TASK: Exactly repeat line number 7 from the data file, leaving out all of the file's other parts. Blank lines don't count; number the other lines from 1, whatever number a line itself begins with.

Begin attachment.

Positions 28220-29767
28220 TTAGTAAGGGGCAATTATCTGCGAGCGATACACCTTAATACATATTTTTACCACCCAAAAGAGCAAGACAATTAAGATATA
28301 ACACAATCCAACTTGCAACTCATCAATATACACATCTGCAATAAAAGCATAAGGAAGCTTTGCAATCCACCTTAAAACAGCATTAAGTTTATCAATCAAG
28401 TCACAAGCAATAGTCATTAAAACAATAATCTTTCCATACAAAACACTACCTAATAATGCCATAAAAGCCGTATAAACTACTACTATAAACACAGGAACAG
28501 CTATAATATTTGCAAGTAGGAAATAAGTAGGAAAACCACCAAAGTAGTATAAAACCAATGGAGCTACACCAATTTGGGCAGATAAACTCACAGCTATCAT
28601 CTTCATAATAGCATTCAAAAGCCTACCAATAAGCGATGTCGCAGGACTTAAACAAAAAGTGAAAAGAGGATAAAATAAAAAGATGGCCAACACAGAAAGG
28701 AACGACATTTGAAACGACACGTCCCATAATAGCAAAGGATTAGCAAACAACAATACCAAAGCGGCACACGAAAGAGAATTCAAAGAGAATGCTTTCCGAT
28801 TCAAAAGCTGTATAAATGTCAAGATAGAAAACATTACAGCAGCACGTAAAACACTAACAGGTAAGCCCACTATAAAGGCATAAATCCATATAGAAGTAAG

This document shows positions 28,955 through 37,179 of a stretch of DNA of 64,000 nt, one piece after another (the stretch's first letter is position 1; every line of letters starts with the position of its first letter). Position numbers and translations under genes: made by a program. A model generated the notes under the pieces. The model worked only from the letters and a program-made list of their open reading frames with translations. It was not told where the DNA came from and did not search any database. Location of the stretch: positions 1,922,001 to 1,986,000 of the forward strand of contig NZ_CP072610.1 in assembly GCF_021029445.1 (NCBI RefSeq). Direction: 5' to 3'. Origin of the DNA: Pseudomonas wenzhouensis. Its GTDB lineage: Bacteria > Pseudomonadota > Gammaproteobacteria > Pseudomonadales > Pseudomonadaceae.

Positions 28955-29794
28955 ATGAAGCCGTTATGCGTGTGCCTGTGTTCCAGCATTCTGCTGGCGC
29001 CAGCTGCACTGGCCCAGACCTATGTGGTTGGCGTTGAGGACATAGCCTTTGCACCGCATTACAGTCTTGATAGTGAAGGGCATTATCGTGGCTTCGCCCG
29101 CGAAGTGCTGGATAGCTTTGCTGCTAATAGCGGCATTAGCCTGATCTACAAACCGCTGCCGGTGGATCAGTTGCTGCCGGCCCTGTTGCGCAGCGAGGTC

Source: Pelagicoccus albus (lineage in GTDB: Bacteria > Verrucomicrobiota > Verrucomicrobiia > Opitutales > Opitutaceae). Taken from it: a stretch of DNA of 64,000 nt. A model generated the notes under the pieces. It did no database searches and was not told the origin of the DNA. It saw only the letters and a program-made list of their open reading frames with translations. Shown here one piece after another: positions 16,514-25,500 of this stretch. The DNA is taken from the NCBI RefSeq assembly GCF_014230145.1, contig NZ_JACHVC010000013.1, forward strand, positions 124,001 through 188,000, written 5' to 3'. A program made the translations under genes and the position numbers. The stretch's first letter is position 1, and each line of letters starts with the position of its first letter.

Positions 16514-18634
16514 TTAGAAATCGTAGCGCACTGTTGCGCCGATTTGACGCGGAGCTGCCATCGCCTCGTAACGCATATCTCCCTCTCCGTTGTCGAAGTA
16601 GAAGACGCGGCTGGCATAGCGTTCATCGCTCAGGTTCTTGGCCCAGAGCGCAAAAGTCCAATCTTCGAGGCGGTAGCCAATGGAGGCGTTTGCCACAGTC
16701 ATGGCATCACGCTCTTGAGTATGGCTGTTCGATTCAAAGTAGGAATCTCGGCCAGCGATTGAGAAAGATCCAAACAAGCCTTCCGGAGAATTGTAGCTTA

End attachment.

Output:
28701 AACGACATTTGAAACGACACGTCCCATAATAGCAAAGGATTAGCAAACAACAATACCAAAGCGGCACACGAAAGAGAATTCAAAGAGAATGCTTTCCGAT